In a Russian legend, a ferocious Glass Horse savagely guards the Soul of the World. In another he is the familiar of a demon. In the east he is both physical companion and spiritual guide. In literature he plays many roles. He is the palfrey of the Wife of Bath. Churchill exhorts us to believe there is nothing so good for the inside of a man as the outside of a horse; Jonathan Swift tells us of a parliament of horses far finer than any government that the world has ever known. In Spain, Don Quixote’s Rocinante leaves a hole in our hearts. In America, we learn of General Robert E. Lee’s love and admiration for his horse, Traveller. There are so many, books would be filled with their names alone.

And why is this? What is it about them that draws us to them? Is it something in their willingness to do our bidding when they are so powerful they could overcome us at a stroke? Is it their beauty? Their disposition? Or do we see in them virtues which we can never attain ourselves? Horses are a matriarchal society, the mare rules. Perhaps when our ancestor first captured himself a horse, it was a mare. Without a doubt, he would have long studied the great herds of horses that were abundant at the time. Years before that man first sat on that horse, he would have known a great deal about her; he could not have done so otherwise.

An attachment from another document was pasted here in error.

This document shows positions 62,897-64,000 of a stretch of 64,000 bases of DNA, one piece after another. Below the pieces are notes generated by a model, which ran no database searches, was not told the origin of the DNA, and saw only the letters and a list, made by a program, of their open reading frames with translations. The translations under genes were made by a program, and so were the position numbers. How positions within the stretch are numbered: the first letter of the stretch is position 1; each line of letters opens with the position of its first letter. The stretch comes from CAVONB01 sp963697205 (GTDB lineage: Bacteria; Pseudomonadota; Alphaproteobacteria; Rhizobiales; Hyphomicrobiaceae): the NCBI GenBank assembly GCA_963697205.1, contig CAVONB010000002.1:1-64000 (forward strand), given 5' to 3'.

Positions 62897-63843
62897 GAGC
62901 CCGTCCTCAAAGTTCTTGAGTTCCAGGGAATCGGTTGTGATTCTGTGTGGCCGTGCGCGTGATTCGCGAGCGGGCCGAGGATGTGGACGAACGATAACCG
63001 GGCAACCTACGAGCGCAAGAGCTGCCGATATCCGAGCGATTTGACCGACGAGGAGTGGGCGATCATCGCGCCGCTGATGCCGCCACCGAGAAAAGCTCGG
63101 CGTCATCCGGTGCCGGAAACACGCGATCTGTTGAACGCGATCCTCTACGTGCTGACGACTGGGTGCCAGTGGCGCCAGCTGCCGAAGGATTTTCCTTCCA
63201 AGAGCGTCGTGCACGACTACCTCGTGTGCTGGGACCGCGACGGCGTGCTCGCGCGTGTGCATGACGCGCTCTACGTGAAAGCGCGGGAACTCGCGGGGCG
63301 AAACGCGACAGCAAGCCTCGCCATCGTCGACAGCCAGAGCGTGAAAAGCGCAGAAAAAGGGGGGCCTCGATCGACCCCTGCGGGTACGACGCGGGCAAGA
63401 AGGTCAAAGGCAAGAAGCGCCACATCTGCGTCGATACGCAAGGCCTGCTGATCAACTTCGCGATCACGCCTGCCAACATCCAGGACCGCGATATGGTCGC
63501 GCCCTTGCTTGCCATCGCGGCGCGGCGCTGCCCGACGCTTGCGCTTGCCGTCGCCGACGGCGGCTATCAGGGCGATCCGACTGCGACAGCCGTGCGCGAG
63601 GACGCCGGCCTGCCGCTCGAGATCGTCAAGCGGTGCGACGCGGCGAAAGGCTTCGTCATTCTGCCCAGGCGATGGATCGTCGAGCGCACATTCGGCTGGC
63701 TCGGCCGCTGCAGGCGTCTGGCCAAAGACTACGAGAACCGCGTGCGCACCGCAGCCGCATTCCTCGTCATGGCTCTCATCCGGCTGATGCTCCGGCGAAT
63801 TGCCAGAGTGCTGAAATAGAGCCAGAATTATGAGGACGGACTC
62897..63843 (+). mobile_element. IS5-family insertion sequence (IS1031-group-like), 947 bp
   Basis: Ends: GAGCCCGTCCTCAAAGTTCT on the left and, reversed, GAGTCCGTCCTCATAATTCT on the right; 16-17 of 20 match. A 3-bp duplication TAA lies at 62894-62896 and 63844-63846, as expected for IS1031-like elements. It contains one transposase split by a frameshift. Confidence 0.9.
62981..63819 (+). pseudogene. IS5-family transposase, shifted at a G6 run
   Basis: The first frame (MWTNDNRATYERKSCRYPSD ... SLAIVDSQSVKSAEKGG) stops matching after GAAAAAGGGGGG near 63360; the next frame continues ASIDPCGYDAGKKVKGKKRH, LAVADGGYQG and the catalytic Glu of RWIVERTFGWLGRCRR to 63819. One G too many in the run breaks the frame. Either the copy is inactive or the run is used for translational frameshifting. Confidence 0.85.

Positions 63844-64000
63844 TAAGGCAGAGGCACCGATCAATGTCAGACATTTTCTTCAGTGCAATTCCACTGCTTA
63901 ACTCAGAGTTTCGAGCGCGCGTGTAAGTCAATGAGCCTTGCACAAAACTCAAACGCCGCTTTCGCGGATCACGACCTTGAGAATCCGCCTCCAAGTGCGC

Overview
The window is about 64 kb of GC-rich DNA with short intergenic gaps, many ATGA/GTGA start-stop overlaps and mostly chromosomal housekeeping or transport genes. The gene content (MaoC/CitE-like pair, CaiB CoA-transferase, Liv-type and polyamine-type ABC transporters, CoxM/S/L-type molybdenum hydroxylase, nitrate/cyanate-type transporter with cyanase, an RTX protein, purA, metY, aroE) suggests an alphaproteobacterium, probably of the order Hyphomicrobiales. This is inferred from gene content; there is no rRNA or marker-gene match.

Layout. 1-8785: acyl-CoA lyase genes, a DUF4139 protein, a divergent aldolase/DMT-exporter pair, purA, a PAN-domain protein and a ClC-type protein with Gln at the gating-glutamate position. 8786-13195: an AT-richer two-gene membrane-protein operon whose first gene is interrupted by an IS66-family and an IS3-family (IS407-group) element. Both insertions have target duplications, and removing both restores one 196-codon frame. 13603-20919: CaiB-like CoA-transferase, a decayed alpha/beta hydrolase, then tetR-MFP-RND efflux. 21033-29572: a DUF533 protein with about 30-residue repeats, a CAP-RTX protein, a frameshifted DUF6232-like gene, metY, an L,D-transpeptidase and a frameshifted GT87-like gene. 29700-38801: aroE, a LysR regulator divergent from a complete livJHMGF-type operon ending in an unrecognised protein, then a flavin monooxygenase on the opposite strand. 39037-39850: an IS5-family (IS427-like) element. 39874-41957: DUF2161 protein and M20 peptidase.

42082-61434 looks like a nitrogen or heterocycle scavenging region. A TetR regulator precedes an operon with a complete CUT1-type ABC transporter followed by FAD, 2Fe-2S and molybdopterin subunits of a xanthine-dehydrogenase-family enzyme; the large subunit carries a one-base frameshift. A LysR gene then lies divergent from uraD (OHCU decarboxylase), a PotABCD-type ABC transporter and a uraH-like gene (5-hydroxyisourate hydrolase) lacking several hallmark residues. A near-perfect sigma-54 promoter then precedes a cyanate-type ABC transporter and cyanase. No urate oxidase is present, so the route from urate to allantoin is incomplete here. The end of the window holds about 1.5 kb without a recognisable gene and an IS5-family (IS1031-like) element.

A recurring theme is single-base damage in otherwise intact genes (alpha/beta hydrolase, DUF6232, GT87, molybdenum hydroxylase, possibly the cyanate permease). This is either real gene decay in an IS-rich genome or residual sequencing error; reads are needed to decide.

Jonathan Swift’s story of the Houyhnhnms in Gulliver’s Travels is a brilliant exposition of the understanding of horses. Swift perceives within them an open-hearted honesty which he recognized that many people, particularly politicians, knew nothing of at all. He might well have inspired Anna Sewell to write Black Beauty. Perhaps he had seen something which others had not: that in their use, horses reflected the human condition – all this written at a time when England was regarded as the heaven of women and the hell of horses. What was played out against or with horses, from fine stabling to high breeding, from the drudgery of the shaggy-footed garries of Ireland to the wildly expensive imports of the haughty horses of the east, was a facsimile of all Swift saw about him. The comparison is obvious; the inequality, blatant. His lasting legacy was a desire to find a fairer world, without corruption, ruled by a horse, whose innate sense of integrity far outstrips our own.

“Gulliver’s Travels” describes how the English traveller journeys to the land of the Houyhnhnms, an equine race devoted to logic and reason, who speak concisely, act honourably and abide by fair laws.


So the myth strengthens: the horse’s story is woven though association, through drama, legend, bound with heroic act. Is he a god come to spy on men? Yet he breaks, like a reed. A single fly can lay him down, brutality destroys his spirit.